Most of his clients are homeless, and many are military veterans; the price is negotiable and can be paid in food (preferably fresh fruit); and nobody with empty pockets is turned away.
“Ring Man!” the barber called out the other day to a U.S. Navy veteran who often pays for his haircuts with costume jewelry.
Ring Man — 32-year-old Omar Herrera — handed over a clutch of rings and a few dollars as payment for a trim, and the barber immediately handed the cash over to a man who pulled up in a dented Nissan Sentra.
The driver, 78-year-old Vietnam veteran Wilbur Thornton, said he needed gas money and would pay it back soon, as he always does.
“He listens, he understands, he never puts a person down,” Thornton said. “And he gives free haircuts.”
The barber is Antonio Bravo Esparza, known to some as Tony Bravo. But most people refer to him by his preferred name, which is stitched onto the back of his western-style blue shirt: The Dreamer.
“I’m an Apache medicine man,” said the Dreamer, who served six years in the National Guard, has a soft spot for vets and throws an apron patterned with a U.S. flag over them when he cuts hair.
A Dreamer, to hear Tony Bravo explain it, embraces ancestral Native American values. He thinks of himself as a shaman and a shape-shifter on a pilgrimage of healing. His particular dream is that, given what he calls the most divisive times since the Vietnam War, human connections built around good deeds, mutual respect, objectivity and respect can create a wave of positive energy.
“I think it’s time for us to realize we’re in the same storm and different boats,” said the Dreamer, who thinks it might help if we paddled together.
When Herrera paid for his haircut partially in rings, the Dreamer handed one to my colleague Francine Orr and one to me. Once we had slipped them on, he said, the three of us were bonded, like power rangers whose mission is to beam positive energy into the universe.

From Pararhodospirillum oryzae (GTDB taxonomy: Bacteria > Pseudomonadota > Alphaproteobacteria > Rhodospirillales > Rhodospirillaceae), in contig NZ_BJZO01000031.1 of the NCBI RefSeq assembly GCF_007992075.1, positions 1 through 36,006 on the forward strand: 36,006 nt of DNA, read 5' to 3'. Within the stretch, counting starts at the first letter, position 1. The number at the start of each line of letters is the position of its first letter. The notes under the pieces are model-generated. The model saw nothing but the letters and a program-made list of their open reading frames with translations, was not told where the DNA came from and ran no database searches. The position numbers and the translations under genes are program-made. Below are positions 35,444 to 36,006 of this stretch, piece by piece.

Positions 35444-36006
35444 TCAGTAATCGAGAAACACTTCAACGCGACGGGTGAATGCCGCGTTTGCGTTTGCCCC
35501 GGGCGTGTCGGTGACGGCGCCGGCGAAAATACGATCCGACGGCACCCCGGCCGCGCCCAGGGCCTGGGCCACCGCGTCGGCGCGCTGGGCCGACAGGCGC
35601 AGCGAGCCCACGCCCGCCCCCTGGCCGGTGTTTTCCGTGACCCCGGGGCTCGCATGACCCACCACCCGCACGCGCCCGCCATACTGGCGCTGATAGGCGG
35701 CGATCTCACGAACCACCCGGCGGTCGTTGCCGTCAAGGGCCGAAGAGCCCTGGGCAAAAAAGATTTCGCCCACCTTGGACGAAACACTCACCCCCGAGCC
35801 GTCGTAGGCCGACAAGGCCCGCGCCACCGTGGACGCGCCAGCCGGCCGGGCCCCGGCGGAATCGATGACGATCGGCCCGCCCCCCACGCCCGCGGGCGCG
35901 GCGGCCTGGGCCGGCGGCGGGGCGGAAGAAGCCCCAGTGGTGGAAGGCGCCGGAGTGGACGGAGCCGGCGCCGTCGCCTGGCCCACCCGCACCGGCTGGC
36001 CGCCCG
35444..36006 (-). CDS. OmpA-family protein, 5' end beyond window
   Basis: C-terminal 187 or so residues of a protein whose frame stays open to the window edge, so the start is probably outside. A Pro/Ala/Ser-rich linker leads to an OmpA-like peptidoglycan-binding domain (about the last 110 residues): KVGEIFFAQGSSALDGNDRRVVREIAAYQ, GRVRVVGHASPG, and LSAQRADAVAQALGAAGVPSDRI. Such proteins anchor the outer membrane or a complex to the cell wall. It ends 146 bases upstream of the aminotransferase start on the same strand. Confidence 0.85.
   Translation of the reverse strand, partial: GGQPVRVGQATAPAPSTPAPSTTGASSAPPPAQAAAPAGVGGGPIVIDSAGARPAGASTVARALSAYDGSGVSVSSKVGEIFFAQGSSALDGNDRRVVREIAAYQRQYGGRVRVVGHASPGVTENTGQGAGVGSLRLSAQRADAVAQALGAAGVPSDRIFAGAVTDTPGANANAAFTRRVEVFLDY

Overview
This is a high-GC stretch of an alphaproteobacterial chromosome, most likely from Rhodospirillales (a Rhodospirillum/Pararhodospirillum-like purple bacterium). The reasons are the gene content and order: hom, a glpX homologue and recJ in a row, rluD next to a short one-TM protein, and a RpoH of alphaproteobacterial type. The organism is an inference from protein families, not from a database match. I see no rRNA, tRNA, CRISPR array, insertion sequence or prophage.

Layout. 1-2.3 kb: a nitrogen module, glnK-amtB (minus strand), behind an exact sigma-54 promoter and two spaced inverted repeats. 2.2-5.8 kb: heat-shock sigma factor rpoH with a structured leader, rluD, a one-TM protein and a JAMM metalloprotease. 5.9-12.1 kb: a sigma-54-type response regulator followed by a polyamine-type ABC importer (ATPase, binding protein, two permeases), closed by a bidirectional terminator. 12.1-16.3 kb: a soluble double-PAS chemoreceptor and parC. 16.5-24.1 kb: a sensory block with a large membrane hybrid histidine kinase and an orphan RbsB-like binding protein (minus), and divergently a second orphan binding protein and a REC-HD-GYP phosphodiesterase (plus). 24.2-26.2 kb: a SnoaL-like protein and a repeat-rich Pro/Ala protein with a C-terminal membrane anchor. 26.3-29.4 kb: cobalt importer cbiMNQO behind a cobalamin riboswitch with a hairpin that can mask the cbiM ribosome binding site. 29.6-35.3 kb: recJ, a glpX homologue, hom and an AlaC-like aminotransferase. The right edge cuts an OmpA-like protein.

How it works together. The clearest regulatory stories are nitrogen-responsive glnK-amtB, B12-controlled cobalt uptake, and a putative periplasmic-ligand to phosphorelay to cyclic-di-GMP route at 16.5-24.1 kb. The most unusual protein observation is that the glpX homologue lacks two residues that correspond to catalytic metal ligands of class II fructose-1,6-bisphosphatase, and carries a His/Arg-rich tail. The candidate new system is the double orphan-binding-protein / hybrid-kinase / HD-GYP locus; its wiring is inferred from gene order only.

“Flexibility, magic, love,” the Dreamer said. “Let’s have fun and not take ourselves so seriously.”
The Dreamer was featured in a 2011 Times story by Martha Groves and Annie Cusack. He had begun his haircutting career in upscale Westside parlors, and some of his old customers still seek him out. But he took a detour many years ago, parking his trailer on the West L.A. Veterans Affairs campus to serve veterans and anyone else who wandered in. When the COVID-19 pandemic hit, the doors of his “Freedom Barber Shop” were locked, but that didn’t throw the Dreamer off his stride.
A reader named Alex Nicol saw him cutting hair in a parking lot near Ohio Avenue and Sepulveda Boulevard and was curious enough to stop and say hello. Nicol enjoyed chatting with Dreamer and suggested that I would too.
The Dreamer is not one to answer a straight question with a straight answer. A typical response winds through his thoughts on mystery, the moon and the metaphysical, all of which intrigue him more than the literal world. He shared some of his background but insisted that those details say less about him than does his daily quest to commune, in the moment, with the people he encounters.
I can tell you that he’s homeless, or at least sort of. As the 2011 story pointed out, the Dreamer has a piece of property and relatives in Arizona, but even when he visits there regularly, traveling by train, he’s not comfortable sleeping indoors.
“I don’t do good inside,” he told me. “The sky and the stars and the trees are my roof.”